Added by Sandy Windwick on 08 December 2011
We were the first family to move in to Quoybanks. We lived at no 10, the rest of the houses were still being built. Can't remember who was at 12, but Harrison the cobbler and Stewart Craigie were in our little bit as well. Round the corner was Sandy Thomson the barber and next to him was the Grieves. We moved there from Hatston I was about 3 or 4 then, there was no tar path only stones.
Added by Sylvia Walker on 09 December 2011
Re Sylvia's comments about families, you've got me thinking, Sylvia. There was another family in the "stepped houses" about then; the McLeods. I used to play with Roddy McLeod first we moved to Quoybanks. They moved away and I seem to remember that they stayed in the top house which was then occupied by Stewart Craigie's family.

As to who lived next to you, I remember the Robertsons (I think he was a baker but not sure) but they weren't the first family. Did Jim Taylor from the GPO not live there briefly before he moved to Pipersquoy?

I remember your Dad used to make scale models in his garden shed that he showed me. They were so immaculate, especially the painting.
Added by Fred Grieve on 11 December 2011
I'm afraid I can't remember who was there before the Robertsons, or Craigies. My Dad used to breed budgies in the shed as well, he won quite a few trophies at the Cage Birds Shows. I'm sure he still has them all in the attic in Laverock road!!
Added by Sylvia Walker on 12 December 2011
I think we moved to No 32 Quoybanks in 1959 and we were first folk in house. Our house was the last one on that side. Must have been built in two phases. Lovely place to grow-up.
Added by Katherine Skea on 17 December 2011
Great picture. The road junctions for Craigie Cres and Quoybanks Place are in place in fact there are private garages in what is now Quoybanks Place. I assume that the Town Council rented the sites to the garage owners.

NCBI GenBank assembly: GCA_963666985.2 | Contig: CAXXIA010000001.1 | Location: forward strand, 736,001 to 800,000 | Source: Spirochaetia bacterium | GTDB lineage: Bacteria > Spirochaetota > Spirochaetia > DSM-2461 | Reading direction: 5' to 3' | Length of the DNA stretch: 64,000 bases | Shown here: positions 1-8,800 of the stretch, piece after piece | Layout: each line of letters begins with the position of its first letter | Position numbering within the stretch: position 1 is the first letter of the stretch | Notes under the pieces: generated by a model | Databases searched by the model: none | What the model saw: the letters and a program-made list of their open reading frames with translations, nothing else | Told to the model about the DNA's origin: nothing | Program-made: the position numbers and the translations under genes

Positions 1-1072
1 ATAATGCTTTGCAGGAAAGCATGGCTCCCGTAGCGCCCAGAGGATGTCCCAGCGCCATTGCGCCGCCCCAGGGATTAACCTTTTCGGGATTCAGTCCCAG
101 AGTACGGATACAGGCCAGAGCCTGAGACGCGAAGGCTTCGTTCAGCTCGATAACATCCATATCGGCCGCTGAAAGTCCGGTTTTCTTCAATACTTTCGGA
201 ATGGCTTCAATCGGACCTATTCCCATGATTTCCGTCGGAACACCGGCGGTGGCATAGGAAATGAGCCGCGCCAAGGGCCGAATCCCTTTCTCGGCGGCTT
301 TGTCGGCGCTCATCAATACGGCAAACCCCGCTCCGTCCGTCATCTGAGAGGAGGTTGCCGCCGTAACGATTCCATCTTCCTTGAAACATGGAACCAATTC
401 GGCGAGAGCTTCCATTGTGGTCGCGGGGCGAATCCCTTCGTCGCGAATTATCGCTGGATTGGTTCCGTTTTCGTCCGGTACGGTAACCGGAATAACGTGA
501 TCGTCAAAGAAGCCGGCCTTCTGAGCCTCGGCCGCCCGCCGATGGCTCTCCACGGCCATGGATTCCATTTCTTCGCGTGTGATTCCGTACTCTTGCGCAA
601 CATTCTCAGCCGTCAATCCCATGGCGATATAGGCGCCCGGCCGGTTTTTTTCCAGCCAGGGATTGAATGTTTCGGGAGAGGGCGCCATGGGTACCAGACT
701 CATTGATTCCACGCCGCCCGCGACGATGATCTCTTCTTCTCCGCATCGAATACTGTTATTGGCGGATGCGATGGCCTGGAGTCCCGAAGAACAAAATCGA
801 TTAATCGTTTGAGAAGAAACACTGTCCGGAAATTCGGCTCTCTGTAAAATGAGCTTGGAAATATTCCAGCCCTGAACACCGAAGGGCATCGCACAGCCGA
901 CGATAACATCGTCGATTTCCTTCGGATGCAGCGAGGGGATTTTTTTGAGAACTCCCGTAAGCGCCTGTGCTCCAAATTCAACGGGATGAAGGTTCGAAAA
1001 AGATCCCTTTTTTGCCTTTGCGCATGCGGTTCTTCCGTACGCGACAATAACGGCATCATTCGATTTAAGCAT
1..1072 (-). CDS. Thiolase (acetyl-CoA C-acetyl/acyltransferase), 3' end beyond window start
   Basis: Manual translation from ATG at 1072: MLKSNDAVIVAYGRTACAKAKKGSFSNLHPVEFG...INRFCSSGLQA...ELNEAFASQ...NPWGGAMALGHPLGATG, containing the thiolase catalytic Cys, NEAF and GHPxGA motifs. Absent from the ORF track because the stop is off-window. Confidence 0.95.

There are no garages behind Kirklands Road/Pipersquoy where I still have the garage my father built.
The "bumpy" lane from Manse Road towards Pipersquoy is not there, nor are all the houses in Quoybanks Drive. The two shown are Mr & Mrs Kirkness their son Jim was in the police later a Detective. After retirement he was security officer for Royal Bank. And top house is my uncles house - Dan Grieve.
Very confusing area for postie's at Christmas time. We lived in 20 Quoybanks Cres, Dan and family was in Quoybanks Drive and Arnold and family was in 20 Kirklands Road. To make things worse in those formal days Dan was actually Andrew - so two Mr A Grieve's in the same area.
Added by Raymond Grieve on 19 December 2011
Quoybanks farm buildings still stood as a three sided square, open to the east, during the war years. I recall playing there, probably about 1943. The house was occupied by a Hercus family, but I cannot say whether they ran the farm. One of the Hercus boys, until recently, ran the fishing tackle and artists' supplies shop in Bridge Street.
Added by Bill G on 08 October 2012
A great picture, and the way I remember Quoybanks. We lived in 2 Quoybanks Crescent when the house was first built. I remember Sylvia Walker in No 10, Alan Craigie (don't know the number, Stuart Harkus lived at the top of Pipersquoy Road and Johnny MacKay in Earl Thorfinn Street. We were all at school together. Our family moved south in 1964.

Bonfire night was special with a huge bonfire in the field just behind our block between Craigie Crescent and Summerdale Dr.
Added by Ian Finlayson on 14 May 2021